EHRs are frustrating for physicians. But who's to blame for their lackluster performance?
When you are running a company that had a start and creation shortly before the EHR/stimulus push in the latter half of the previous decade, you uniquely understand where the healthcare industry has traveled.
In fact, you don’t have to go back more than a handful of years to think of a time where electronic health records were seen as the ultimate technology-based solution to drive practices and providers alike into the 21st century.
Unlike other historical, driving innovations, technology is still seen as the limitless possibility between idea and fact. Yet at some point along the way, we are all aware that the allure of EHRs turned into frustrations.
Change isn’t easy, and in many cases, the transition happened on the fly for both vendors and practices that were both driven by the promise, and limited in experience and commitment to the partnership (both philosophically and economically), resulting in inevitable failures.
From the beginning of a period that started when the 2009 federal stimulus took effect, this cycle continued time-in and time-out where practices took the plunge with the expectation that EHRs would positively change the way they were practicing, only to find out that their lack of investment internally (and the vendors' cloud-nine visions that technology was its own answer) would doom the transition from day one.
Who’s to blame?
With increasing complexity, and in the wake of the burning tire fire that now represents EHR expectations, it is clear that the traditional way of practicing medicine and the traditional way that technology has been consumed need to be rethought within this ecosystem. The old way does not work for anybody. Both practices and vendors need to rethink the values each need to contribute to a partnership in order to ensure success. Implementing successful EHRs is an extremely sophisticated process that requires both extensive commitment (and knowledge) from both vendors and providers. Let’s examine how we can begin to change this conversation…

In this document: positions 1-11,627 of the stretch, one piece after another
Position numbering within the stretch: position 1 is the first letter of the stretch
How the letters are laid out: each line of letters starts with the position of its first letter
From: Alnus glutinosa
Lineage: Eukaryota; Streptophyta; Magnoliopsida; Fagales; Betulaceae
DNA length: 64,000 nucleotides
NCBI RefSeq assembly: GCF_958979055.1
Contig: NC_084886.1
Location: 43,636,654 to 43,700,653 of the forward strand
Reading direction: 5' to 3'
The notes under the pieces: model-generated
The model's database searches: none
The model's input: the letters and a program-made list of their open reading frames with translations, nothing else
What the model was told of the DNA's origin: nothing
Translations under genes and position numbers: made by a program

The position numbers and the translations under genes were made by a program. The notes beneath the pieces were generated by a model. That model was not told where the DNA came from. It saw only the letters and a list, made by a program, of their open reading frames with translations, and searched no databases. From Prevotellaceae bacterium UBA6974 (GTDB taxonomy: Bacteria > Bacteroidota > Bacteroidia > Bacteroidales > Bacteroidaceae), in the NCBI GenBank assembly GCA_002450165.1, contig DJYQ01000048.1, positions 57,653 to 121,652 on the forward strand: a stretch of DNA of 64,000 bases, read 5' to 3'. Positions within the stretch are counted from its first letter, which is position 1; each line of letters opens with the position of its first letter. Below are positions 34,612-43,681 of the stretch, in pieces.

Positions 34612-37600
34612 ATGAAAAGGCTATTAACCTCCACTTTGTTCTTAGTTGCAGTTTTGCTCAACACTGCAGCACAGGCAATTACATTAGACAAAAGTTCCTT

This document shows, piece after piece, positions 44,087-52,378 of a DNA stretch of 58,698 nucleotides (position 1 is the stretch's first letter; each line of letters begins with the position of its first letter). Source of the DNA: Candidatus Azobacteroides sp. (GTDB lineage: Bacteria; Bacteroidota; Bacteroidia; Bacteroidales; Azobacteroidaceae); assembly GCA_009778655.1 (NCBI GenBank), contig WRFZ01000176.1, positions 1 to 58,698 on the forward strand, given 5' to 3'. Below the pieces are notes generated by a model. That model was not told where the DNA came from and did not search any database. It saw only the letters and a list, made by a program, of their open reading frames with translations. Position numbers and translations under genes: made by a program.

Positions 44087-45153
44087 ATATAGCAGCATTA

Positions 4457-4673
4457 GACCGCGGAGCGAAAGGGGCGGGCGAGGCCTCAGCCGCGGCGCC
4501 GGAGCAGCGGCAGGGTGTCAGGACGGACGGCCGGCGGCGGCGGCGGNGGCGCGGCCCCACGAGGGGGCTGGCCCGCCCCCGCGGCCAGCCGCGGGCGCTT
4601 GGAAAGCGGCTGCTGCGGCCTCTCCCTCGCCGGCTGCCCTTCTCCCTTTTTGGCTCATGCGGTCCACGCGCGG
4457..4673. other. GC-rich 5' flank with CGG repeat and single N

It doesn’t take an economist to tell you that the average consumer (see: provider) is looking for a high level of personalization, but at the lowest cost possible. We love when a retailer (see: vendor) takes the extra effort to make us happy, and comfortable, about our purchase. The same could be said for this nation’s practices that were looking for a quick fix to a major problem, with as little investment as possible but with the most highly personalized service expectations. That mismatch spells systemic failure.
Naturally, personalization comes at a premium, producing both vendor and practice failure when price is the deciding factor. The cost of purchasing on price alone proved consistently to be no different than a shell game. What every practice across this great country has to go through is an introspective conversation on the level of commitment both the practice and its vendor have in seeing success through at its true cost.
The vendor space wasn’t exactly a cakewalk either. The stimulus presented a potential financial windfall for many companies that could acquire the right level of sales in an expedient time. It suddenly became the equivalent of a virtual gold rush for vendors looking to seal deals with unrealistic expectations and economics.
In looking back at the prevailing winds that created that scenario, and the existing tensions that are related to both EHRs and the vendor-practice relationship, we should all have an introspective conversation surrounding the personalization and the true cost of it. While there are examples of successes and trends within this spectrum, each practice must consider how its wishes and hopes for personalization play into its collective future and strategies - and how to best match its partnership profile.